Who knows? Maybe I can rent my house out and live here in
the summers. It will be a while yet before I figure out where I will ultimately
But as a cautionary measure, I’m writing all of this from a coffee house rather than from home, just in case my home is looking over my shoulder.
The threat is just too great.
Thank you for stopping by, and thank you Lloyd Russell, Richard Illgen, and Recycle Bookstore and Recycle Book Club for the book love.
And thank you to my daughter for taking care of Oliver and Lou.
I was the lone geriatric in my hip hostel in Buenos Aires a couple of months back when I stumbled on a treasure trove.
When I mentioned to the young woman from New Zealand, perched on the bunk across from mine, that I had not journeyed intentionally (can’t really count Greece and Turkey and England to find my kidnapped daughters) to faraway places until my kids were grown and flown, she told me about her mom’s adventures. Her mother, she said, raised four kids by herself before quitting her job and traveling the world for a year and a half.
“You ought to
talk to her,” she offered.
So as soon as I
returned to Alaska, I did just that.
An idea was born. I began formulating a plan for an anthology of single moms turned empty-nesters who became solo travelers.
I’ll begin the process with the remarkable Karen Sim. Some of this is paraphrased from our interview.
What prompted you to book your first trip?
I was having dinner with a friend and she was sharing her goals and plans for the year.
She asked me about mine and I realised with horror that I was goal-less.
That night I discovered David Bowie died and this really impacted on me. He’d led a life full of achievements. I questioned my own life.
Yes, I had raised four children, getting my teaching degree in my 40’s while raising them and becoming a head teacher at a kindergarten – but i wanted more… That night I made a decision to have an adventure. I was watching my Dad fading away with dementia and a third bout of cancer. He’d never retired and now at 75, he was dying! All the money in the bank and invested in his farm but no adventure. My 4 kids were living their own lives so it was time that I lived mine. I took a year off work, sold half of my belonging, put the rest in storage, saved like crazy and rented out my house. I finally had a plan.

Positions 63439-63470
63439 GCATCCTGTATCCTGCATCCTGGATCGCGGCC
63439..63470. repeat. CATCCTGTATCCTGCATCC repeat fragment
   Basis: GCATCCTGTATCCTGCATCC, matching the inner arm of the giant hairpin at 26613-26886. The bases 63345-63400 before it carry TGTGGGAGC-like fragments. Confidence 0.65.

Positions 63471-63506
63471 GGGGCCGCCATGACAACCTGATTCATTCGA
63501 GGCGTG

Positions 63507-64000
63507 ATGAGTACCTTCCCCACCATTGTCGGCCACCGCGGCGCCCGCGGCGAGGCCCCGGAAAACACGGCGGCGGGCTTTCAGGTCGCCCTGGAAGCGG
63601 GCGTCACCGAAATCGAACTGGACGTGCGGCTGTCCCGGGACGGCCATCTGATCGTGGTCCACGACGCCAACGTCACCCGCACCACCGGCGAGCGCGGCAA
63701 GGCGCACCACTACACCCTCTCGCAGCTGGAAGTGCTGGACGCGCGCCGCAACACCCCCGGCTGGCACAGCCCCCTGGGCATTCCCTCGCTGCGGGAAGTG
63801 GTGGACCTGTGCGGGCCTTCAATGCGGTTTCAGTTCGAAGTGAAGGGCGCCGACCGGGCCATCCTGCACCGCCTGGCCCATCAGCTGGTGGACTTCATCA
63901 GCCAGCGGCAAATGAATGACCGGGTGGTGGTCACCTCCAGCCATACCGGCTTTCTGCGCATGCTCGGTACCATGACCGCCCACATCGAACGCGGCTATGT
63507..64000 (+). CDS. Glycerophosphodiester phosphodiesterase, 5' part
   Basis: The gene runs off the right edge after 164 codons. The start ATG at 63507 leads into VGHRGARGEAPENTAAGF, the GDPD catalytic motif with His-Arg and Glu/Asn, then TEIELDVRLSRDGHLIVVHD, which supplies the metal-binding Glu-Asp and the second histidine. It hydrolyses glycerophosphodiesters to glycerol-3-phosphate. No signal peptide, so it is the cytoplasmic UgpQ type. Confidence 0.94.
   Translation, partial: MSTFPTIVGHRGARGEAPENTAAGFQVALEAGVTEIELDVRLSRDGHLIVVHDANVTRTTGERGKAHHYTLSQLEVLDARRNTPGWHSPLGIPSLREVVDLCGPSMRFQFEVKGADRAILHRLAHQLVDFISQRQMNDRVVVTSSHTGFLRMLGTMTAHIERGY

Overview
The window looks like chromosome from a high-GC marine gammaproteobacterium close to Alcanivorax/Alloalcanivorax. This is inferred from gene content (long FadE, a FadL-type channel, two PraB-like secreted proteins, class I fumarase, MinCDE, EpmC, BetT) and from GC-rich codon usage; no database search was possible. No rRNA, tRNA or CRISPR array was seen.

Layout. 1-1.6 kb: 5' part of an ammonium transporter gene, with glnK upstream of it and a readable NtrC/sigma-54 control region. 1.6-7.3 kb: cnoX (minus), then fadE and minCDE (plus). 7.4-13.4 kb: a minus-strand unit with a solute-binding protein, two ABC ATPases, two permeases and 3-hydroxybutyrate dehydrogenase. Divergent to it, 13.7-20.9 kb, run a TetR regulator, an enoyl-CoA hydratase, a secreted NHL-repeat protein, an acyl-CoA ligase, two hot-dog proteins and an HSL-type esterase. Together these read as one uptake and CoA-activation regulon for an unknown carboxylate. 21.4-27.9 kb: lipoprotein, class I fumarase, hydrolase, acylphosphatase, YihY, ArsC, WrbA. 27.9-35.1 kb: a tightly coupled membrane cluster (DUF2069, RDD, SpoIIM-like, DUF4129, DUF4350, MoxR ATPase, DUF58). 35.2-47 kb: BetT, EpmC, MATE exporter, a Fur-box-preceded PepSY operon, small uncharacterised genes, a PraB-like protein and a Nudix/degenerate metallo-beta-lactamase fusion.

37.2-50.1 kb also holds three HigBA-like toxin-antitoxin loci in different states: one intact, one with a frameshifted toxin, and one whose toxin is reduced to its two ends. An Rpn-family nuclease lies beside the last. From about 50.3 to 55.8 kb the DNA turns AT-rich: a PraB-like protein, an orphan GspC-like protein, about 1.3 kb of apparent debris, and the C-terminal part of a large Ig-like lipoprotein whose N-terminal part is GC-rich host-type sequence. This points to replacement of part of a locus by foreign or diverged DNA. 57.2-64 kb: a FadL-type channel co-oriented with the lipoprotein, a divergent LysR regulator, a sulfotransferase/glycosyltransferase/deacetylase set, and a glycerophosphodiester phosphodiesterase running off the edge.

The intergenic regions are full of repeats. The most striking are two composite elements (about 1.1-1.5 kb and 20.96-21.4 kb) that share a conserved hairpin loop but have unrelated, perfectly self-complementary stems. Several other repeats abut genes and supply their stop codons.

How did you select destinations?
I had wanted to see the Cherry Blossom in Japan, so that was my obvious first destination. Plus, I had a friend in Nagoya.
I’d also discovered this wonderful volunteer site called Workaway.
I had only ever travelled to Australia from New Zealand, where my three girls live.
So I chose destinations/ countries where I had family or friends. This was my safety net. Once I arrived in London, where I stayed with my niece, I had the confidence to be more adventurous and spontaneous. True freedom as an older, female, solo traveller!
I ended up in a
rural location about a twenty-minute walk from Okayama. I was in a very old and
traditional home. Very simple, rice paper doors and walls…My host used English
speaker workawayers to provide English experiences to Japanese families.
I ran a couple of
play groups with mums and babies. The mums loved practicing their English with
Do you have budget tips to share?
Through Workaway, I got free room and board when I worked for 20 hours a week at a host home I selected through the site. I had fifteen hosts throughout my time there, plus I stayed with fifteen family/friends or acquaintances.
I also discovered